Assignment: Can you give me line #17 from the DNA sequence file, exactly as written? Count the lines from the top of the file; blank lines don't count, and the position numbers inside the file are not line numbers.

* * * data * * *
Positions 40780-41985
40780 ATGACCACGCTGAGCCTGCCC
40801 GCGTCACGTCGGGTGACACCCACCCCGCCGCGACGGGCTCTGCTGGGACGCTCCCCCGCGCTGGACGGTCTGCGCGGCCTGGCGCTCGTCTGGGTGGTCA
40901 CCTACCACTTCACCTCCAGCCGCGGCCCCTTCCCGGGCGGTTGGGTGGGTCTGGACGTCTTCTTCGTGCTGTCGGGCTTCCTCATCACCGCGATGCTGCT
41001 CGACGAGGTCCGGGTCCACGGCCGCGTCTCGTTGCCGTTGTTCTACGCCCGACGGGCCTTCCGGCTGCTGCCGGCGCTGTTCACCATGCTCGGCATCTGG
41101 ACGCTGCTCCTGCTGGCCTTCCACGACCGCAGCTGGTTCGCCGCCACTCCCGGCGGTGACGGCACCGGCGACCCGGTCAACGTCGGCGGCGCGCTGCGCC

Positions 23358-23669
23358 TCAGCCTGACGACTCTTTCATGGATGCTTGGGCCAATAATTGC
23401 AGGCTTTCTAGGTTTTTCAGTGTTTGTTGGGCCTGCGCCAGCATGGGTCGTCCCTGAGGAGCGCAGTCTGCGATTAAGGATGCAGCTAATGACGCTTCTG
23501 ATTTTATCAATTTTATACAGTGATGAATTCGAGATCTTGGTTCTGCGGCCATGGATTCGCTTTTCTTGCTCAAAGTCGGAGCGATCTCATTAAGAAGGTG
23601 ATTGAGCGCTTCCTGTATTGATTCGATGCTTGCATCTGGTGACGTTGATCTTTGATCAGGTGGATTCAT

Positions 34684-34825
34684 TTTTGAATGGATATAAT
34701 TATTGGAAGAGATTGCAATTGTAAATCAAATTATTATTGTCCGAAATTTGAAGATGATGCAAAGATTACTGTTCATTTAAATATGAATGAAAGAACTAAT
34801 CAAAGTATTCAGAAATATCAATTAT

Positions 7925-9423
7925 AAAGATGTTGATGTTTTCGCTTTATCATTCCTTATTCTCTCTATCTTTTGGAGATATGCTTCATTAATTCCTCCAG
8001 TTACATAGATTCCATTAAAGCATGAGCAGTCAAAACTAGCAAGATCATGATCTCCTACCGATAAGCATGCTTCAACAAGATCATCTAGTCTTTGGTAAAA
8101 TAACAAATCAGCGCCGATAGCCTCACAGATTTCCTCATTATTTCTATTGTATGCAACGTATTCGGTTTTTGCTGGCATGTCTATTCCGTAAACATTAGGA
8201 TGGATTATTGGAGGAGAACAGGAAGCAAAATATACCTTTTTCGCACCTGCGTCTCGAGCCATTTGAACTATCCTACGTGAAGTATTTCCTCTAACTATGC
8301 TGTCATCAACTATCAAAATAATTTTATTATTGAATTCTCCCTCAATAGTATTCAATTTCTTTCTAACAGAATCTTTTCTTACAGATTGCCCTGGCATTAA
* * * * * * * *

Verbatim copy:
7925 AAAGATGTTGATGTTTTCGCTTTATCATTCCTTATTCTCTCTATCTTTTGGAGATATGCTTCATTAATTCCTCCAG